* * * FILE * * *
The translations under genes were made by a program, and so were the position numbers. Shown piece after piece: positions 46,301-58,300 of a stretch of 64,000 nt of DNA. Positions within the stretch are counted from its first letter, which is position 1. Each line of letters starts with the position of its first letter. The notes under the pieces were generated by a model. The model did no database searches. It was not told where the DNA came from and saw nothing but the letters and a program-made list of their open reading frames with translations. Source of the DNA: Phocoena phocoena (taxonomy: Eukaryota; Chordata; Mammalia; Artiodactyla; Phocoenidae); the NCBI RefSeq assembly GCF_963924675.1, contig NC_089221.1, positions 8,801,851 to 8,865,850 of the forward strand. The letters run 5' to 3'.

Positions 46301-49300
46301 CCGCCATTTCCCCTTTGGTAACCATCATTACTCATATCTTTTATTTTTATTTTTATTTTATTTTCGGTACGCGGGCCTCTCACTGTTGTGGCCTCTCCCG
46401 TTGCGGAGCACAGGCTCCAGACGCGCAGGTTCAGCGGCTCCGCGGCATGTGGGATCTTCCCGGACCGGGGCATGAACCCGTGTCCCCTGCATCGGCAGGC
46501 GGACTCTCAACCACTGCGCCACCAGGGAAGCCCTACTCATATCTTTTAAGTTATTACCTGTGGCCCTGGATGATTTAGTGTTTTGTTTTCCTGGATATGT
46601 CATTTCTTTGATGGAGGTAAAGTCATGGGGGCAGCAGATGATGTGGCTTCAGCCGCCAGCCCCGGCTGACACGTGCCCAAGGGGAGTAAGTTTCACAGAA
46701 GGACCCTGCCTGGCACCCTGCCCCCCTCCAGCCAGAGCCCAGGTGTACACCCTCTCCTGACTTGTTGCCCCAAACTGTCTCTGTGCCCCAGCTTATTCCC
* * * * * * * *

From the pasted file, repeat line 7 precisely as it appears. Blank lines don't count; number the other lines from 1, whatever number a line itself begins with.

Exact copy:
46701 GGACCCTGCCTGGCACCCTGCCCCCCTCCAGCCAGAGCCCAGGTGTACACCCTCTCCTGACTTGTTGCCCCAAACTGTCTCTGTGCCCCAGCTTATTCCC